Coming out project shows campus support

PRIDE!Kent’s Coming Out Week ends today, but never fear — if you wanted to come out and haven’t yet, there are 358 other days of the year, all of which are perfectly worthy of revealing your sexuality.

In an Oct. 16 Daily Kent Stater article, PRIDE!Kent President Amanda Boyd called Coming Out Week a “planned way to embrace the (lesbian, gay, bisexual and transgendered) community,” saying she hoped younger members of the university would not be too intimidated to participate. Through events such as Queers on Ice, celebrity speakers and a Halloween ball, Coming Out Week is designed to encourage closeted member of Kent State’s LGBT community to try something new — be proud of their sexual identities.

This year, the Daily Kent Stater tried something new for Coming Out Week, too. To determine how LGBT-friendly Kent State is, the Stater asked its readers to “come out” in support of the LGBT community by submitting their names to be printed in today’s Forum section.

The Stater made the request for supporters in Monday’s paper, asking readers to submit their names and university affiliations by Thursday. Within three days, we accumulated a list of 134 supporters.

This was the first time the Stater has ever attempted this project, but if we received so many participants’ names in the first year’s experiment, just imagine how many could be on next year’s list. Take a look at the names listed below — they include students, faculty, staff and community members. They’re your classmates, your friends, your professors and, of course, your student media. They are straight, gay, bisexual, transgendered and questioning — but the common thread is that they all support LGBT rights. And they represent just a fraction of the Kent State community that does so.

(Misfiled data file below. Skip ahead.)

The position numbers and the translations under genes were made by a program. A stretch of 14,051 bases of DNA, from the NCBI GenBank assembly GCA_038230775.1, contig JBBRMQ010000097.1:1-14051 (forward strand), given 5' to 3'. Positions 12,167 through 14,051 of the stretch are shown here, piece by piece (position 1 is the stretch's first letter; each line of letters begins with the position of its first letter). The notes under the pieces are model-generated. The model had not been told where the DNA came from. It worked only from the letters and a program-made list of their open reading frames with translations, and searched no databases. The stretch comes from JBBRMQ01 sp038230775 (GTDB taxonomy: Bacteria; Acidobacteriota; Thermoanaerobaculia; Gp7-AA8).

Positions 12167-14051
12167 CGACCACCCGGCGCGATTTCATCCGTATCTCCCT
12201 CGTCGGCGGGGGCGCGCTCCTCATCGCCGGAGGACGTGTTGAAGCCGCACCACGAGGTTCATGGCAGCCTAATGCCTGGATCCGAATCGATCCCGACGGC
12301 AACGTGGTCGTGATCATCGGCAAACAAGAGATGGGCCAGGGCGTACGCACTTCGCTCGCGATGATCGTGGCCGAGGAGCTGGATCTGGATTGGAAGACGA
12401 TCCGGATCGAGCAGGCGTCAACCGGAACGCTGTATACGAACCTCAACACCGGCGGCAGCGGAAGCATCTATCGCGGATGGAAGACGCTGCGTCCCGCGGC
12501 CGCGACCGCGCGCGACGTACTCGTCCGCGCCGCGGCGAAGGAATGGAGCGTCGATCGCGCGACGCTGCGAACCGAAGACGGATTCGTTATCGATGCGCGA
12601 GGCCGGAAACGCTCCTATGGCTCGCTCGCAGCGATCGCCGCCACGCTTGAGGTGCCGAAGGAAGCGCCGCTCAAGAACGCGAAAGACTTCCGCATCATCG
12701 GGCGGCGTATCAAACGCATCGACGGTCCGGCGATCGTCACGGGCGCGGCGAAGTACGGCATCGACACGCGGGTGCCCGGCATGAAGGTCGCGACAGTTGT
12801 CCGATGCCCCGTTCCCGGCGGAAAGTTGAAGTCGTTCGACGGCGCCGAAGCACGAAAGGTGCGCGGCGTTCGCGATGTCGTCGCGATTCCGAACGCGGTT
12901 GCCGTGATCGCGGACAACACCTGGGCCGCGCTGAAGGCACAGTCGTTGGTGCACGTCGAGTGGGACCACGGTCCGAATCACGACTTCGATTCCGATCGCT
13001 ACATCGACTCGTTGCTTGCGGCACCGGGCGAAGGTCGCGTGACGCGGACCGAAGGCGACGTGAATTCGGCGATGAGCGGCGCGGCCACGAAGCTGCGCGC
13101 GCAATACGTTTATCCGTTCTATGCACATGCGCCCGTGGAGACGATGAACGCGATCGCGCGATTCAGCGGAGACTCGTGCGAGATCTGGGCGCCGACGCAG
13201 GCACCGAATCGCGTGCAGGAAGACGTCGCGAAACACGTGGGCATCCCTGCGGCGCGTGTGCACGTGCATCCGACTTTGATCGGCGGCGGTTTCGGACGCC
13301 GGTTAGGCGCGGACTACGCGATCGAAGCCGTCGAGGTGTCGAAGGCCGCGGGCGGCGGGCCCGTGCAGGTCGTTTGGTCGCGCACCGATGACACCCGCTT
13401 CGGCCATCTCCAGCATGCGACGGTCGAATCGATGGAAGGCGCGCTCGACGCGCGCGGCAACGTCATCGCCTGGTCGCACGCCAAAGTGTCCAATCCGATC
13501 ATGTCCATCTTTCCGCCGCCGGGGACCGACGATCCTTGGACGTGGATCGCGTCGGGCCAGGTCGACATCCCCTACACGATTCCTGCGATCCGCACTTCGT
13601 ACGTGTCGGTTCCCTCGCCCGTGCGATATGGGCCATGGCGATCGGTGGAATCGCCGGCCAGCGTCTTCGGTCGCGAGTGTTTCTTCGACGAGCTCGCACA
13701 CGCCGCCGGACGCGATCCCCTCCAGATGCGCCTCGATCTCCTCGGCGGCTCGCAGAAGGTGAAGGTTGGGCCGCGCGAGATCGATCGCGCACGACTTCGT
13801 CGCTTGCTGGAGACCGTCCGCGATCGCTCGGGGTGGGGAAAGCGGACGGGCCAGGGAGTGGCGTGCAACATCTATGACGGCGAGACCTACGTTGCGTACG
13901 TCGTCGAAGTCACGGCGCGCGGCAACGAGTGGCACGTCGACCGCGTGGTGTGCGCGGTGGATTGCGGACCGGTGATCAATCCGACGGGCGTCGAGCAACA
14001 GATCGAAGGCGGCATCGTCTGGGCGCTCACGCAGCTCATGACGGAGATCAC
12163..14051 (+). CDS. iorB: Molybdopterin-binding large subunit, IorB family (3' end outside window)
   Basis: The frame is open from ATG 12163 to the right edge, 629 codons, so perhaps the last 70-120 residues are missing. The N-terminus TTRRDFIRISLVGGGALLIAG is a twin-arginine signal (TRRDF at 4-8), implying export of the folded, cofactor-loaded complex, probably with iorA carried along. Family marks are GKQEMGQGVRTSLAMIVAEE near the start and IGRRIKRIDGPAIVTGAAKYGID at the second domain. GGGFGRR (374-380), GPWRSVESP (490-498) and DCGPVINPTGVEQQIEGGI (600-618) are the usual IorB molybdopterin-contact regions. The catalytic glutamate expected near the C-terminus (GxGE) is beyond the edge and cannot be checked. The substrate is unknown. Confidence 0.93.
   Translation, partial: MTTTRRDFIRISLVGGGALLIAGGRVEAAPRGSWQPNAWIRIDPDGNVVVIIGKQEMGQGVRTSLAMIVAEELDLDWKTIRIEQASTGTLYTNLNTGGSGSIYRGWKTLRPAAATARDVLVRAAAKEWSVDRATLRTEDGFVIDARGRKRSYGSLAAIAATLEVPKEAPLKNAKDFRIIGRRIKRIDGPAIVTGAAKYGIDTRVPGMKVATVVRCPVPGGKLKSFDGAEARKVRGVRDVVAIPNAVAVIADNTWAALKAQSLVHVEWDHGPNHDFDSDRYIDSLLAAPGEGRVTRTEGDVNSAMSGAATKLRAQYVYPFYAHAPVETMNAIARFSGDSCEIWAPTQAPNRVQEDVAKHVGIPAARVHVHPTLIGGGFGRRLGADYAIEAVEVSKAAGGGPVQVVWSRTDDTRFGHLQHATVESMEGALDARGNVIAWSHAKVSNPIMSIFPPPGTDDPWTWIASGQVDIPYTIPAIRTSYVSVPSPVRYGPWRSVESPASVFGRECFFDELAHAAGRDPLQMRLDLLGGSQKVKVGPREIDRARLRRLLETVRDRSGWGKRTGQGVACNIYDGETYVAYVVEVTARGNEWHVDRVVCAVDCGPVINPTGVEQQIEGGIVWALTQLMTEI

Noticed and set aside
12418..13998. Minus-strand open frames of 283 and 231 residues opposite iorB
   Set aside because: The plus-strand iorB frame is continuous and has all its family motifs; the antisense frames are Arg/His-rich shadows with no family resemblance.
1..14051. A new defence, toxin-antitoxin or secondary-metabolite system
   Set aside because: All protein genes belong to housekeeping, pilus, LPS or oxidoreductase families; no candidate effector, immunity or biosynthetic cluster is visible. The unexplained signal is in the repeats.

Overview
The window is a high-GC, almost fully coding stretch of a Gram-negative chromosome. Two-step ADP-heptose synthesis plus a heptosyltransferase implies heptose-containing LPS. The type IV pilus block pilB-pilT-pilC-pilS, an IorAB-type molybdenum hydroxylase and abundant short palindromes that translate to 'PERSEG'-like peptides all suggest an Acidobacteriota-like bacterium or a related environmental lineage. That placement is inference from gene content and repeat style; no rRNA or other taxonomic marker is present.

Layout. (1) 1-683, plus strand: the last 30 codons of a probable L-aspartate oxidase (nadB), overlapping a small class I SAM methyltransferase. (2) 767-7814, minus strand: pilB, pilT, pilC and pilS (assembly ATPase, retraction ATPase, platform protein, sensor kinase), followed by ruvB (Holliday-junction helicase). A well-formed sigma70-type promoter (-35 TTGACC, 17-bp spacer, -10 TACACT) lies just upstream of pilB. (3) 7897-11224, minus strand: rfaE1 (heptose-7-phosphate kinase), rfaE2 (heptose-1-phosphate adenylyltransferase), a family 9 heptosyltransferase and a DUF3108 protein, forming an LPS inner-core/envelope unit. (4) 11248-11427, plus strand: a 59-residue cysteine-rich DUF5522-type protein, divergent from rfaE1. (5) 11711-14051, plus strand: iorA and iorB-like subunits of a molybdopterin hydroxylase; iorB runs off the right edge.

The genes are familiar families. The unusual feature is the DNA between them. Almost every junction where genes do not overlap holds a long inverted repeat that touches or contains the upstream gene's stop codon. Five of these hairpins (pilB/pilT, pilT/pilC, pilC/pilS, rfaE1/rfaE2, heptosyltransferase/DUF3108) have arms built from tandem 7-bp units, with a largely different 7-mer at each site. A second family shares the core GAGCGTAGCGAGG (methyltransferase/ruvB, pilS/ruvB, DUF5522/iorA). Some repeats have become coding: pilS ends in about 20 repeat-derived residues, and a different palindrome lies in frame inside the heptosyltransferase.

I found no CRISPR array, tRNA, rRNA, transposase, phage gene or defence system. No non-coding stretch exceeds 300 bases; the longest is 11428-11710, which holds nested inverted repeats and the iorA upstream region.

If you’re a member of Kent State’s LGBT community who has yet to come out, take heart. Listed on this page are more than 100 people who will not judge you, belittle you or condemn you for not being heterosexual. These people support you. And trust us, there are more out there who are just like them.

We’ve come a long way since the days when old white guys were the only Americans with rights. These days, women and racial minorities can vote and, oh yeah, use the same drinking fountains as everyone else. People of different races can marry one another and can hold hands in the mall without so much as turning a head.

LGBT community members still have many more rights to fight for. This list shows they are not alone in their struggle.

The above editorial is the consensus opinion of the Daily Kent Stater editorial board.